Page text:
PayPal pairs up with Neil Patrick Harris to demonstrate touch-free shopping in the pandemic era.
The ad takes an interesting angle—literallly—as the viewer gets up close and personal with Harris recording himself on a solo trip to CVS, likely without the help of a crew due to the pandemic. As such, viewers either bump along with Harris as he attempts to keep his phone steady and stock up on the essentials or catch glimpses of him through the lens of the CVS security cameras, stopping to remind viewers of the importance of hand-washing, social-distancing, mask-wearing, and of course paying via QR code on the Venmo or PayPal app.
This angle lends a sort of clandestine, yet personal, and highly humorous feeling to the ad as it shows the celebrity doing everyday things in an everyday environment. For example, the shot of him cart-racing through the frozen food aisle may resonate with viewers whose only thrill has been trips to the grocery store. Similarly, a clip of him trying to stuff dozens of vitamin C gummies in his mouth might cause viewers to smile knowingly, as pandemic paranoia became inevitable for all. Finally, viewers get a chance to see Harris, whose own family contracted COVID-19 early on, actually don a mask—something that the slew of big-time Super Bowl ads all avoided. The conversation continues online, as Harris asks his 26.1 million Twitter followers to share any other ways they are shopping safely in-store. Tweeters can use #ThankQRC and #Contest for a chance to score a surprise payment from Neil into their PayPal or Venmo account.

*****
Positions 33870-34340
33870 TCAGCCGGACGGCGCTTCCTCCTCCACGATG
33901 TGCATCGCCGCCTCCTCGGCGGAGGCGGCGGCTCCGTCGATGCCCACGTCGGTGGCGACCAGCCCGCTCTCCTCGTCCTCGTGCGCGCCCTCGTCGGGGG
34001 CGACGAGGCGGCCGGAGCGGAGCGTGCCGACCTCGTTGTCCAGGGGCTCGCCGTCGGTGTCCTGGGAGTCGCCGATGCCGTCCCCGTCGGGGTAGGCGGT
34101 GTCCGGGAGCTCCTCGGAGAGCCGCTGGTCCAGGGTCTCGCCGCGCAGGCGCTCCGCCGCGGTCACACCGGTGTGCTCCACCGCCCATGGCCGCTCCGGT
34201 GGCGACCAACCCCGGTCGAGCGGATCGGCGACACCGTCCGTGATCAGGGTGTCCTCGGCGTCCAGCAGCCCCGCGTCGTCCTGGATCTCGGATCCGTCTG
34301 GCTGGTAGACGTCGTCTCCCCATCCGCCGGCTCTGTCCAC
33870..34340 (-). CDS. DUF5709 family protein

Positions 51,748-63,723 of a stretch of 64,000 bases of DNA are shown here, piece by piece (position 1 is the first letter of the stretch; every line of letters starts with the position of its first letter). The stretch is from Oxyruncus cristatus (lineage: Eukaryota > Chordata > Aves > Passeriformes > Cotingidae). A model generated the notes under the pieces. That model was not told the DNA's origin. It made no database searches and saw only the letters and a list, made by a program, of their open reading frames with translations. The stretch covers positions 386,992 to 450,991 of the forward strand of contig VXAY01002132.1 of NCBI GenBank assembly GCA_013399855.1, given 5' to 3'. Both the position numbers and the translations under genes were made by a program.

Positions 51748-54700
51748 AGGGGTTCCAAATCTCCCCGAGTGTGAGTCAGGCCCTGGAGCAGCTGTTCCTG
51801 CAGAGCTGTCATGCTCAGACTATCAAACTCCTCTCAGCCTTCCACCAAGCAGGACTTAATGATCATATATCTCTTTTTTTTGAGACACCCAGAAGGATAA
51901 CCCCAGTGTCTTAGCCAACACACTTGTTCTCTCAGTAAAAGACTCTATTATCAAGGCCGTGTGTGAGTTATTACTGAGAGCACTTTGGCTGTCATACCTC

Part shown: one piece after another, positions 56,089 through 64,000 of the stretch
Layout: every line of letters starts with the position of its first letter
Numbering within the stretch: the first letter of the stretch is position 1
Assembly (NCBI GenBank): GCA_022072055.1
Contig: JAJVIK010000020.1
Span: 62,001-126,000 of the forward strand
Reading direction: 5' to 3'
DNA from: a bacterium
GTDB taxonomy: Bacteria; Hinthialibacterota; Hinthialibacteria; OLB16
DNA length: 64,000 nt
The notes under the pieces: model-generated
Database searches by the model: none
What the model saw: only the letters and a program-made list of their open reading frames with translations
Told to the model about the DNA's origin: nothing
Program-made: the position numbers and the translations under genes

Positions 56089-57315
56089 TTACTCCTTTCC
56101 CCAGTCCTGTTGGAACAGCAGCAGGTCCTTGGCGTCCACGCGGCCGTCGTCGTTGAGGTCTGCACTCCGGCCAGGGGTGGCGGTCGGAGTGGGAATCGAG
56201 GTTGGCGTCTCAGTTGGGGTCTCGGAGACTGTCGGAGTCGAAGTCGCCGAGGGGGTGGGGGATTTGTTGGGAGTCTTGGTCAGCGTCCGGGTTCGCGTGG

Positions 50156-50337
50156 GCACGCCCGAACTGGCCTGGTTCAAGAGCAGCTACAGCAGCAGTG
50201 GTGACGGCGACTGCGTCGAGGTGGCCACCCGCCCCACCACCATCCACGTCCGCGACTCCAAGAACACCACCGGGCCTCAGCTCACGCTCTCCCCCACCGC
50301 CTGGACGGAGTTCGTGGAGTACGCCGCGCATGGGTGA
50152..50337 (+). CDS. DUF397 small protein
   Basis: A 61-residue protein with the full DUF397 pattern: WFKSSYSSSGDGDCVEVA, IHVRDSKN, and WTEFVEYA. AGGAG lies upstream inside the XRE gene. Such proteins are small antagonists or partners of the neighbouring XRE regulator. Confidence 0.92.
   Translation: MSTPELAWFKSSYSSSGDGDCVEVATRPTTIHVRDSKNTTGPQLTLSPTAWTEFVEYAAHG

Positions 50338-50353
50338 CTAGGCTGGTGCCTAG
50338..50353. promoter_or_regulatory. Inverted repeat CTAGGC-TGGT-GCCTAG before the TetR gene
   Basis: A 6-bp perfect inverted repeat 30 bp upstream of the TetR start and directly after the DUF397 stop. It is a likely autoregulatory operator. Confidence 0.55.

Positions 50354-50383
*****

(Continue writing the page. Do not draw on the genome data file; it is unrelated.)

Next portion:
In additon to these relatable details, the fact that shoppers are beginning to choose digital over physical payment for in-store shopping more and more could translate into good reception for PayPal’s ad. By weaving education in with humor, consumers are also more likely to watch through the entire ad, according to Gartner’s Digital IQ Index: Big Box. Finally, joining forces with a health hub like CVS could also fare well for PayPal, which purchased Venmo years before the pandemic struck, as it could level up consumer’s view of the brand as a practical tool for present day and not just a symbol of the future.